I also was motivated by a recent incident that previous winter in which I took my mother to the doctor and was mistaken for her husband. Now I have never thought that my mother looked her age, but the nurse had the chart, which would have indicated her age and I was sitting right next to my younger brother who is only two and a half years younger than me. So either I looked old or she thought my mother was one crafty cougar. Either way it did not sit well with me.
Three weeks after we had first tried lap swimming Sydney and I were hooked on it. We were able to put together 20 laps at a time, it took us about 30 minutes. By the end of September I could swim 35 laps in about 45 minutes, 35 laps is a distance of 1mile in the Y pool. An entire mile, I could swim a mile. Also by that time in September I had managed to lose 25lbs, I was down from 267 to 242. Sydney also had lost about 10 lbs by this time.
We also made changes to how we eat. We started by reducing our portion sizes at all meals. I went to eating a half sandwich for lunch a handful of chips and a pudding cup. I ate a single cup of yogurt and half glass of orange juice for breakfast, no more doughnuts. I ate one serving/portion at dinner instead of two or three. I began curbing and eventually all but fully eliminating my intake of fast food. I love a good burger and fries, but eating the “Supersize” was literally killing me. I went to eating off the dollar menu, $1 fry, $1 cheeseburger, $1 diet coke. I switched from regular coke to diet sodas (although I don’t drink that much soda to begin with). I decreased the amount of sugar we put in a pitcher of tea (Sydney drinks water only except at breakfast).
|1 year later, July 2011|
Sydney and I both have a sweet tooth. Sydney is also a great cook, but we made a choice to stop keeping sweets stocked up in the house. No more stacks of cookies, large pans of brownies or cakes. Instead we keep granola bars, yogurt, nuts and fruit in the house. These things tend to fill you up faster and are better for you (if you buy the right kind). Eventually I phased out fast food burgers nearly altogether, instead choosing to go for low fat sandwiches at Subway, occasionally I will still eat a burger from a fast food joint but it’s a rare occurrence.
It is worth mentioning as well that if I eat fast food now for lunch I pay for it later. I don’t pay for it on the scale, but I truly find out what the meaning of empty calories is. Within three hours of consuming this type of junk food I am dragging, I’m tired, my stomach hurts, my head hurts, I just want to lay down and sleep, my skin feels greasy like my body is trying to purge the offending fat through its pores, I honestly wonder how anyone can eat like that on a regular basis. I really wonder if it’s like a drug and people get addicted like I imagine smoking is, seemed good at the time, but after you’ve been off it for a while it’s terrible.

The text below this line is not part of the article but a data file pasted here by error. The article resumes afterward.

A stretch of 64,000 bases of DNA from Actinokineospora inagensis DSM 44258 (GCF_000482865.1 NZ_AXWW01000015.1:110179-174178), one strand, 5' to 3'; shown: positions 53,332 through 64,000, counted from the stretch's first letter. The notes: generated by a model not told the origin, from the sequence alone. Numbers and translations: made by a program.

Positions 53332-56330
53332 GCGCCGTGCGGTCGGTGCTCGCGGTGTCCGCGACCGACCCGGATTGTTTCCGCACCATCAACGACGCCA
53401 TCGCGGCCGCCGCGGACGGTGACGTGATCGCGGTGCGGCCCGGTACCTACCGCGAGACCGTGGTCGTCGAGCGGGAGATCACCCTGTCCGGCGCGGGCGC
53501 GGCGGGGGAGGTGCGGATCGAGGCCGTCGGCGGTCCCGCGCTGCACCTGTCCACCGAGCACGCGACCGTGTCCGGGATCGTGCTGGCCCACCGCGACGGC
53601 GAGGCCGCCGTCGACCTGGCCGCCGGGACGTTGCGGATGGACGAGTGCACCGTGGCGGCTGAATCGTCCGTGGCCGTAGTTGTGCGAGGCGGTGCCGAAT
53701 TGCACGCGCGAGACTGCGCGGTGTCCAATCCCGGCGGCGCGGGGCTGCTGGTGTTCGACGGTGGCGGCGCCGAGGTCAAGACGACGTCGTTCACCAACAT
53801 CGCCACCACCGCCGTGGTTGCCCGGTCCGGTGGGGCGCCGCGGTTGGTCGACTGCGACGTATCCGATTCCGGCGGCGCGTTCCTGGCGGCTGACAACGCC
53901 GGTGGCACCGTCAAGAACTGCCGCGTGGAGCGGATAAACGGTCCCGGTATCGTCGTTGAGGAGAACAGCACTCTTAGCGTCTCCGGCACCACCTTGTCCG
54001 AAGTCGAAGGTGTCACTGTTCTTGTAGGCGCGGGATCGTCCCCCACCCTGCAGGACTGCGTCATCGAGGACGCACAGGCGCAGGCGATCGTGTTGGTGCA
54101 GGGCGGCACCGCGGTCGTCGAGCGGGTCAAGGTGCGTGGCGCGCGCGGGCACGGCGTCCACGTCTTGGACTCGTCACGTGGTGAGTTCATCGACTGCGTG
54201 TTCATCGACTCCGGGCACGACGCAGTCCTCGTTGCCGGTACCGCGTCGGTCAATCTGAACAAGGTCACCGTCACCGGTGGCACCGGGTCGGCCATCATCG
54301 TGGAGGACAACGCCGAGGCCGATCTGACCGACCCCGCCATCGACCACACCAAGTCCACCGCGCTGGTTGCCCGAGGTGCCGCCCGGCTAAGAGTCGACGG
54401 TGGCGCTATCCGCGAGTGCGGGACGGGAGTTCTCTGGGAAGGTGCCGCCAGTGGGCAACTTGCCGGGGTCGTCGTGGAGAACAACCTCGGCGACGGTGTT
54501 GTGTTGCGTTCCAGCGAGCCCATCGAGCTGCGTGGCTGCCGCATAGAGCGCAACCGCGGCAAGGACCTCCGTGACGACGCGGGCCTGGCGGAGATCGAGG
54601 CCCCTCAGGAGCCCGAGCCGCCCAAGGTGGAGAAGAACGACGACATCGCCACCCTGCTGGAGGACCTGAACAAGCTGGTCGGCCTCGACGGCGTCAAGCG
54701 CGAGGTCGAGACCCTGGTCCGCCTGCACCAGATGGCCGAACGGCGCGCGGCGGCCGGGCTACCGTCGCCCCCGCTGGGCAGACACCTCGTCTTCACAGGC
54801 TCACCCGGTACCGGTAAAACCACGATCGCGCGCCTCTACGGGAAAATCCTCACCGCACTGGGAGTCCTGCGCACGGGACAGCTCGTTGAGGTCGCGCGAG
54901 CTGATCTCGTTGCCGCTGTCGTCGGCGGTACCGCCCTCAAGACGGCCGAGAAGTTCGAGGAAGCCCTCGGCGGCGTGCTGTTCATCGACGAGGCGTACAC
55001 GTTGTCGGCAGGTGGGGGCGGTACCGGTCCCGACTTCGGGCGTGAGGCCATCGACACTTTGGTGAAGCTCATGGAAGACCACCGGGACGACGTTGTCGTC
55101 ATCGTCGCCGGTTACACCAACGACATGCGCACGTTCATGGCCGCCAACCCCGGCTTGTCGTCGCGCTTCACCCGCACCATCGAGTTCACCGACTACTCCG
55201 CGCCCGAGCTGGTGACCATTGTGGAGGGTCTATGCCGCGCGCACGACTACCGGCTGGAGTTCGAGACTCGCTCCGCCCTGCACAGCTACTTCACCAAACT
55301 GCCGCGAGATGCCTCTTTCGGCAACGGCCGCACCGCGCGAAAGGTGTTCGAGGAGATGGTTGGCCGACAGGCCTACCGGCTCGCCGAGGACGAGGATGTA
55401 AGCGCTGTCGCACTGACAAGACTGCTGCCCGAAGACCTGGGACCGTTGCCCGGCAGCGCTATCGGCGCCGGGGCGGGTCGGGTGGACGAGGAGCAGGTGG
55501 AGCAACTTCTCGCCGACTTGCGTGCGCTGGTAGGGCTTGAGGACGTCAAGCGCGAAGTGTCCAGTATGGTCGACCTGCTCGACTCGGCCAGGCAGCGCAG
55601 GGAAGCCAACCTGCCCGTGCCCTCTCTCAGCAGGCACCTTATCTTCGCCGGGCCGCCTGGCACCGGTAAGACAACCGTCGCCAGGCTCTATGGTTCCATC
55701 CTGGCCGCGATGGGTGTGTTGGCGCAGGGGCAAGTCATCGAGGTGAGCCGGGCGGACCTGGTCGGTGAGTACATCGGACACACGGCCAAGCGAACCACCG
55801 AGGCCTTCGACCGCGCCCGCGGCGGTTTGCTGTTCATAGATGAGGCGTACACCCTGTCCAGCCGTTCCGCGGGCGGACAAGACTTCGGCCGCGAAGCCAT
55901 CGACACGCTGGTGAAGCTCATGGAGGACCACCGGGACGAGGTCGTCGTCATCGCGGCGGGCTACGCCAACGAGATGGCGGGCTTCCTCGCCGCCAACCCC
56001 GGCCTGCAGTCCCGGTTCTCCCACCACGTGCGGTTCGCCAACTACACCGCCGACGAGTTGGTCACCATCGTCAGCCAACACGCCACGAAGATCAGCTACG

|Running on the beach, July 2011|
By Christmas of 2010 I had lost over 50lbs, I was approaching 215, Sydney had lost nearly 30 lbs. I was already satisfied at this point with the way I looked and felt, and that was what I consider a crucial key to our success. We counted every pound as a victory, by that Christmas I knew if I didn’t lose any more weight I was already healthier, I was already doing so many things right.
By April I was down to 200 lbs. I decided to add running to my weekly regimen. Sydney can’t run, she had back surgery a few years ago and the surgeon specified no running. So she stuck to swimming only. By my 32nd birthday in September of 2011 I was down to 185lbs. Today I’m at 182. I have run in multiple 5k races and one 10k race. I’m signed up for the Derby Festival Mini Marathon this coming April. I just ran 10 miles for the first time a few weeks ago. I am up to swimming 2 miles a couple times a month when time permits me to do a one hour swim. We swim 30-50 minutes 3-4 times a week and I run an additional 3 days a week for anywhere from 30 minutes to 2 hours at a time.
So what’s your secret? That’s the question I am asked the most when I encounter people who I haven’t seen in a while. I will sum it all up below for you and I promise there is no other magic or tricks, no pills or secret formulas, just what I list.
1. Commit that you are going to change your life to be healthier. Realize that exercising and eating healthier are like marriage, they are intended to be a long term commitment for better or worse and til death do you part. AND if you cheat you are only cheating yourself and you WILL feel guilty about it.
2. Exercise 3-5 times per week for 30-60 minutes at a time. This needs to be exercise that gets your heart rate up, preferably aerobic or close to it. Running, biking and swimming are great for this. There are also dance classes, step aerobics, zumba, aqua fitness, jazzercise, all manner of workouts you can do in this area.
3. Exercise at the YMCA. The YMCA worked great for us, we were able to get solid advice and tips from the people who work there. The “Y” is family oriented and does not tend to be intimidating. I suggest if you can’t go to the YMCA because of location or scheduling that you locate a family friendly gym or, interview and hire a personal trainer. The bottom line here is you need some guidance, do some research and get some help with setting up your program. If you can’t do these for financial reasons then do one of two things. Find somewhere to make some cuts so you can fit this in your budget, or do some research online, read some books and some articles and work with your doctor to help you develop a basic plan that you can follow at home.
4. Have a partner. Just like going through life is easier with a partner, so is getting in shape. It does not have to be your spouse although I tend to believe that if you are working out together then you’re both on the same page about where your health should be and your marriage will be better for it. It also helps keep you off the couch when laziness and frustration strike, not wanting to let your partner down or them getting you back in line and motivated is a great asset in the war against your waist.